A forceful, necessarily provocative call to action for the preservation and protection of American Jewish freedom.

Pub Date: Sept. 10, 2019

ISBN: 978-0-593-13605-8

Page Count: 224

Publisher: Crown

Review Posted Online: Aug. 22, 2019

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For Howard Zinn, long-time civil rights and anti-war activist, history and ideology have a lot in common. Since he thinks that everything is in someone's interest, the historian—Zinn posits—has to figure out whose interests he or she is defining/defending/reconstructing (hence one of his previous books, The Politics of History). Zinn has no doubts about where he stands in this "people's history": "it is a history disrespectful of governments and respectful of people's movements of resistance." So what we get here, instead of the usual survey of wars, presidents, and institutions, is a survey of the usual rebellions, strikes, and protest movements. Zinn starts out by depicting the arrival of Columbus in North America from the standpoint of the Indians (which amounts to their standpoint as constructed from the observations of the Europeans); and, after easily establishing the cultural disharmony that ensued, he goes on to the importation of slaves into the colonies. Add the laborers and indentured servants that followed, plus women and later immigrants, and you have Zinn's amorphous constituency. To hear Zinn tell it, all anyone did in America at any time was to oppress or be oppressed; and so he obscures as much as his hated mainstream historical foes do—only in Zinn's case there is that absurd presumption that virtually everything that came to pass was the work of ruling-class planning: this amounts to one great indictment for conspiracy. Despite surface similarities, this is not a social history, since we get no sense of the fabric of life. Instead of negating the one-sided histories he detests, Zinn has merely reversed the image; the distortion remains.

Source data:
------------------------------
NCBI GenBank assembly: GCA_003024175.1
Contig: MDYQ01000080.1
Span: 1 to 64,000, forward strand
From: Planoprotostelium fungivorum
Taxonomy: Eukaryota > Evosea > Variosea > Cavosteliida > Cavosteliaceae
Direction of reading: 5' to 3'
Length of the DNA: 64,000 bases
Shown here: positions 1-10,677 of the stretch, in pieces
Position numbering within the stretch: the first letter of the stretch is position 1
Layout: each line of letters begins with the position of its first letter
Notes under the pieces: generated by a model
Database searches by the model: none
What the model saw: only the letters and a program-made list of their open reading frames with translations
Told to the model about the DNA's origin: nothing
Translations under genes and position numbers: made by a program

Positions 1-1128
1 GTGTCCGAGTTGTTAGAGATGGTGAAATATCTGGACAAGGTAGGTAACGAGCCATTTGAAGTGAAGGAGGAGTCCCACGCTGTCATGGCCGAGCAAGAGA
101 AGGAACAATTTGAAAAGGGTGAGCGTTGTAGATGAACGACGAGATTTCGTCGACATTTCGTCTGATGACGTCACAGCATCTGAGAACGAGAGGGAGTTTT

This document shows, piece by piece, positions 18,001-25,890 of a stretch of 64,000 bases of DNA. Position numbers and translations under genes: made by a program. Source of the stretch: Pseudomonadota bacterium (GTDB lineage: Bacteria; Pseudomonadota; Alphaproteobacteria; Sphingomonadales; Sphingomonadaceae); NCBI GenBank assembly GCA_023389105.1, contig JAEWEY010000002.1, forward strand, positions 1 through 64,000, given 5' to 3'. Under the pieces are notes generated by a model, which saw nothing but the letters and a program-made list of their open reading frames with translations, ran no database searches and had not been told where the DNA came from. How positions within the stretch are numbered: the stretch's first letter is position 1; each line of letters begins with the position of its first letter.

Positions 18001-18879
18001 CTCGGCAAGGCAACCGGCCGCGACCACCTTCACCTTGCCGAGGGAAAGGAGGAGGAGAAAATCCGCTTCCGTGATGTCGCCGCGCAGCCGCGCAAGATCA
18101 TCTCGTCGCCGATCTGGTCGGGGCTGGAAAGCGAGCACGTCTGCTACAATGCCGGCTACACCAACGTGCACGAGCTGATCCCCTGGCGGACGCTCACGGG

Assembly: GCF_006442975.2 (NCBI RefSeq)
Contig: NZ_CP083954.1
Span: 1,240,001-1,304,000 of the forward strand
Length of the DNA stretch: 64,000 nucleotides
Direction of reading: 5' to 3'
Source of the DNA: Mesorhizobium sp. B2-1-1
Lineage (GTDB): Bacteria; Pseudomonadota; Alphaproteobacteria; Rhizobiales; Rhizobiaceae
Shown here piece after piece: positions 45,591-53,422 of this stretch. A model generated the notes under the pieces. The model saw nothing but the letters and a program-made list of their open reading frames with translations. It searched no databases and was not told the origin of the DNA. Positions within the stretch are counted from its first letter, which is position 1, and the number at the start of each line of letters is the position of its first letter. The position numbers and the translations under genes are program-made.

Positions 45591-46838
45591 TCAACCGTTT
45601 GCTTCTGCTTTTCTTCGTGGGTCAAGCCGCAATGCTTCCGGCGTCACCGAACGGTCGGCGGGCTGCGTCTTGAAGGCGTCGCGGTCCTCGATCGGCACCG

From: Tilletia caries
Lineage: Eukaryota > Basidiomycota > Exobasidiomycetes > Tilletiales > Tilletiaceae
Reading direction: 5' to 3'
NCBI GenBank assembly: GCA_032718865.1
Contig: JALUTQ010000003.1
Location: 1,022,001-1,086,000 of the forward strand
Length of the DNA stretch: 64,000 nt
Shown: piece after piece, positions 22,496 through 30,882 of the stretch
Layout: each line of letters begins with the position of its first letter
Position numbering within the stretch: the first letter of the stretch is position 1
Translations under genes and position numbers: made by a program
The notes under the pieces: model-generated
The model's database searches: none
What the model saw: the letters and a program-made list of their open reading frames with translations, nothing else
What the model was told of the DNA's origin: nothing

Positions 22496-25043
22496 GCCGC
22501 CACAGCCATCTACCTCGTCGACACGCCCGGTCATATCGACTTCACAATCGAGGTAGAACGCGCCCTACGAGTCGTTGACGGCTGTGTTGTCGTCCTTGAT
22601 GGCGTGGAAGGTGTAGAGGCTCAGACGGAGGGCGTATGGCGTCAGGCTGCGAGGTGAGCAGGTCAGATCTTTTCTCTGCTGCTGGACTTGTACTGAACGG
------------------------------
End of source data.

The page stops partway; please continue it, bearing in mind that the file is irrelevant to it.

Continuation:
Pub Date: Jan. 1, 1979

ISBN: 0061965588

Page Count: 772

Publisher: Harper & Row

Review Posted Online: May 26, 2012

Kirkus Reviews Issue: Jan. 1, 1979